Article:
Flight, May 1931
THE FIZIR "A.F.2"
A New German "Pusher" Two-Seater
THOSE who, like we, have an opportunity of studying the aviation press of the world, cannot fail to have been impressed by the modern tendency of reverting to the "pusher" type of aircraft
in the light 'plane class. There is scarcely a country in which the pusher principle is not being revived, and the present summer should be of considerable interest in showing what troubles are met with in cooling pusher engine installations. The question of cooling is easily the most serious obstacle to the successful reintroduction of the pusher type of machine. The relative inefficiency of pre-war pushers need not necessarily apply to modern design, although the gap left in our practical knowledge of pushers from the days of the open tail girder type to the modern clean tractor machine, will doubtless require a good deal of research and experiment before we can design pushers which are as efficient aerodynamically as is the modern tractor machine. It is likely that the pusher will always remain slightly less efficient than the tractor, but if the difference is not too great the sacrifice is well worth making for the sake of getting the engine behind the occupants, where not only is less noise transmitted to the cabin, but also vibrations and buffeting, caused by the slipstream of the propeller in front, are entirely absent. To these advantages must be added the possibility of providing an exceptionally good view from the pilots cockpit, a view far and away better than could ever be obtained with any tractor arrangement.
In this country, the pusher has not so far been seriously tackled. The Hinkler "Ibis" is a twin-engined machine with two Salmsons in tandem, and the propeller of the front engine is, in fact, ahead of the cockpit. For all that the machine does to a large extent, give the advantaged of the single-engined pusher. The "Falcon Four," which is now being built at Shoreham, is a twin-engined machine with pusher engines out on the wing, and promises to be a very fine type for the private owner.
In the two-seater class we have not yet attempted to apply the pusher principle, but there is, we think, little doubt that sooner or later this attempt will be made.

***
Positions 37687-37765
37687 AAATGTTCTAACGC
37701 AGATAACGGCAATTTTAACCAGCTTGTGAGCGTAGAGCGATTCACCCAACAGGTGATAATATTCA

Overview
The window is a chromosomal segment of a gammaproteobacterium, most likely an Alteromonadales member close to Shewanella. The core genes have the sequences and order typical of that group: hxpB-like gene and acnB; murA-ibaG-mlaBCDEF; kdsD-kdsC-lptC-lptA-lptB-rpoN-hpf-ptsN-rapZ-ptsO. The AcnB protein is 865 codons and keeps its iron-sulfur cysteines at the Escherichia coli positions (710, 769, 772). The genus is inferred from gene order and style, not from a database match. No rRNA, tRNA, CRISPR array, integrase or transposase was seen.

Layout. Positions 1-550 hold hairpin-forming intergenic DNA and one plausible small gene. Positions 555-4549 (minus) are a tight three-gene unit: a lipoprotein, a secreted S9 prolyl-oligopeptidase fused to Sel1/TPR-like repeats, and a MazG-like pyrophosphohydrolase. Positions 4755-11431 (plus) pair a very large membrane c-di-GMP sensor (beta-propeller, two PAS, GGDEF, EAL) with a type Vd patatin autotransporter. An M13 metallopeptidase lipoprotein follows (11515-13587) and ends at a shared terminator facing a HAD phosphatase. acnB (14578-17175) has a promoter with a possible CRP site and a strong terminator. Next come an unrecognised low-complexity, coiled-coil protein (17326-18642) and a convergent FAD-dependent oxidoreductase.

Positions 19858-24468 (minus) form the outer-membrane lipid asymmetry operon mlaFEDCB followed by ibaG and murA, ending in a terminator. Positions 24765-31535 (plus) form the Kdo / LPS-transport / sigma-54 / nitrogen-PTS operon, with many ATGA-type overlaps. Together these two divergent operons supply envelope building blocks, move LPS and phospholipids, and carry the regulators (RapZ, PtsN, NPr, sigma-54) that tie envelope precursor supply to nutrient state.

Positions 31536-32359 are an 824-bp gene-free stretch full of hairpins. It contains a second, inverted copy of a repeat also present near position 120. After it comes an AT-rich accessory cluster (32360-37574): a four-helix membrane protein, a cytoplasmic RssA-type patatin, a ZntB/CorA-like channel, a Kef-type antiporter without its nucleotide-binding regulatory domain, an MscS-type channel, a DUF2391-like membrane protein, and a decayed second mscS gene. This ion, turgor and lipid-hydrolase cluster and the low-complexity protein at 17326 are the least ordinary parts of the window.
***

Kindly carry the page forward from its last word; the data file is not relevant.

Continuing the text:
In the meantime, it is of interest to see what is being done in this direction abroad, and our esteemed German contemporary, Flugsport, of February 18, 1931, contains two photographs and a brief description of a new German machine of the pusher class which, we think, will be of interest to our readers.
The Fizir "A.F.2" is, in fact, more than an ordinary pusher two-seater, in that it also incorporates the amphibian principle. The machine is a high-wing monoplane with a flying-boat hull of the single-step type. From the sides of this hull, spring short wing stumps, similar to those which Dr. Dornier has made familiar. These wing stumps serve three purposes: they provide lateral stability on the water when the machine is being operated on the sea, they support the wing struts which brace the main monoplane wing, and finally they support the wheels of the land undercarriage in a rather neat way.
The boat hull is of very simple construction, consisting of a light skeleton covered with plywood. It is not easy to make plywood really watertight, and British experience has been that for seaplane floats and flying-boat hulls the material is none too satisfactory as a planking. Water has a habit of getting in, no matter what pains one takes to dope, varnish and paint the surface, and once water has got in under the edge of the ply, swelling and deterioration rapidly set in. However, in the "A.F.2" it is assumed that the machine is intended mainly as a landplane, and only occasionally to operate on water, on which presumably it will never be left for very long periods, the more so as its land carriage enables it to be taxied up on the beach immediately after alighting. Under such conditions of use the plywood planking should be satisfactory enough.